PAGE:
Refining a more complete theory of environment, safety, and health management strategy using case studies Public Deposited

http://ir.library.oregonstate.edu/concern/graduate_thesis_or_dissertations/2801pj617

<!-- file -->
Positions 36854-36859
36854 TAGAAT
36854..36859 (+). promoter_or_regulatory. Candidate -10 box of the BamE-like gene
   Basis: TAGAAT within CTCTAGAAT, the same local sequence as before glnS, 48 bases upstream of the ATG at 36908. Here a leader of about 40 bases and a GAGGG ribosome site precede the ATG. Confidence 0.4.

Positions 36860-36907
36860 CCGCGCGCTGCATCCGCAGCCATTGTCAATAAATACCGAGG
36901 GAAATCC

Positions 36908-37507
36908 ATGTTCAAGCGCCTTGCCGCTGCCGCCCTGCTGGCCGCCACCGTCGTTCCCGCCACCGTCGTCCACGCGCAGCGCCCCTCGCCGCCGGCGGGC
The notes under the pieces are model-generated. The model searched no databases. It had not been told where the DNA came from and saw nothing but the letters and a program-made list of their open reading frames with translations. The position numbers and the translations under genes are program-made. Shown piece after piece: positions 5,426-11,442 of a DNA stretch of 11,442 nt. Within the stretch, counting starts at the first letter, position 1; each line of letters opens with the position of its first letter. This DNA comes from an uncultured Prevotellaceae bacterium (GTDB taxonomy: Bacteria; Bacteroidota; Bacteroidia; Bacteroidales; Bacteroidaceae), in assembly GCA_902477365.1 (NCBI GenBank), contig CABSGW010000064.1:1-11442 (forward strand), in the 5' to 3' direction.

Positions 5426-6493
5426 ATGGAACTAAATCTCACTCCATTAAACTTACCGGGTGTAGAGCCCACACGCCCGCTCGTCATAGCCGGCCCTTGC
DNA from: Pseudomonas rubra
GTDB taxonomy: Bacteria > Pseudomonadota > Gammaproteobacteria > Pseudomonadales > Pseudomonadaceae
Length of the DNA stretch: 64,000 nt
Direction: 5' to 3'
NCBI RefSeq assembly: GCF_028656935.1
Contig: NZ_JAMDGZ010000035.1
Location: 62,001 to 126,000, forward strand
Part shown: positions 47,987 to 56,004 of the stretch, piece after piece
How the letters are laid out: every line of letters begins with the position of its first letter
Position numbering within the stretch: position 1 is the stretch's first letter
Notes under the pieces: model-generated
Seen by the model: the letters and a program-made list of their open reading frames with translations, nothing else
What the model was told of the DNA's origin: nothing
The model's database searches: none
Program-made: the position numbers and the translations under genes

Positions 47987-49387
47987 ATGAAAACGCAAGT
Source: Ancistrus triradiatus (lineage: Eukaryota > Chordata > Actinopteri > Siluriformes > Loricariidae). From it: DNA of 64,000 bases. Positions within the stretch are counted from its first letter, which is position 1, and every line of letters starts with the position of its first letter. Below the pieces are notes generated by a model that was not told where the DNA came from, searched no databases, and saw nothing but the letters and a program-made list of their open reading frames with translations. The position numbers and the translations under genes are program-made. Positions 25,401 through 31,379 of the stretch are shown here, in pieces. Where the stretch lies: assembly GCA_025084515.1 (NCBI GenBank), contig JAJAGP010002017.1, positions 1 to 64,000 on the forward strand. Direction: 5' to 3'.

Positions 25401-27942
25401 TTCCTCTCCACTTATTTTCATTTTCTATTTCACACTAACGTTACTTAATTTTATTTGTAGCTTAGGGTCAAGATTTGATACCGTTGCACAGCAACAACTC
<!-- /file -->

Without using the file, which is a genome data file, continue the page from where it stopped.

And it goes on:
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  • Environment, safety and health (ESH) research has a strong tradition of conducting research in manufacturing to improve workplace ESH conditions and has tied its management strategy and technical practices to many significant priorities: illness and injury prevention, environmental sustainability, corporate social responsibility, compliance with regulatory and insurance requirements, and dealing with NGO (non-governmental organization) pressures. ESH research rarely examines ESH management strategy in the broader context of business/operations. This oversight makes it difficult to make accurate recommendations for practice and regulation because ESH researchers and business/operations researchers tend to function as if the other does not exist with the very great possibility that key relationships remain undiscovered. In this study, case study methods were used with five manufacturing facilities in the Pacific Northwest to evaluate the usefulness of the Development Levels Rating System (DLRS). Data were collected using interviews, site tours, and publicly available records. Within case and cross-case analysis were used to analyze the data. Consistent patterns were found in how the facilities structured, organized, and financed the ESH function. Moreover, important insights were found regarding the facilities' levels of ESH management strategy and their levels of risk. The results support the DLRS model as being useful in assessing ESH management strategy in relation to a facility's level of risk. Moreover, several new pathways were uncovered including: the significance of multi-stakeholder approaches in EHS and operations research; the importance of joint management strategies; and the faulty nature of compliance-based ESH management strategies. Future research should be considered to test the DLRS tool using focus groups and quantitative methods. This study was approved by the Institutional Review Board (IRB).
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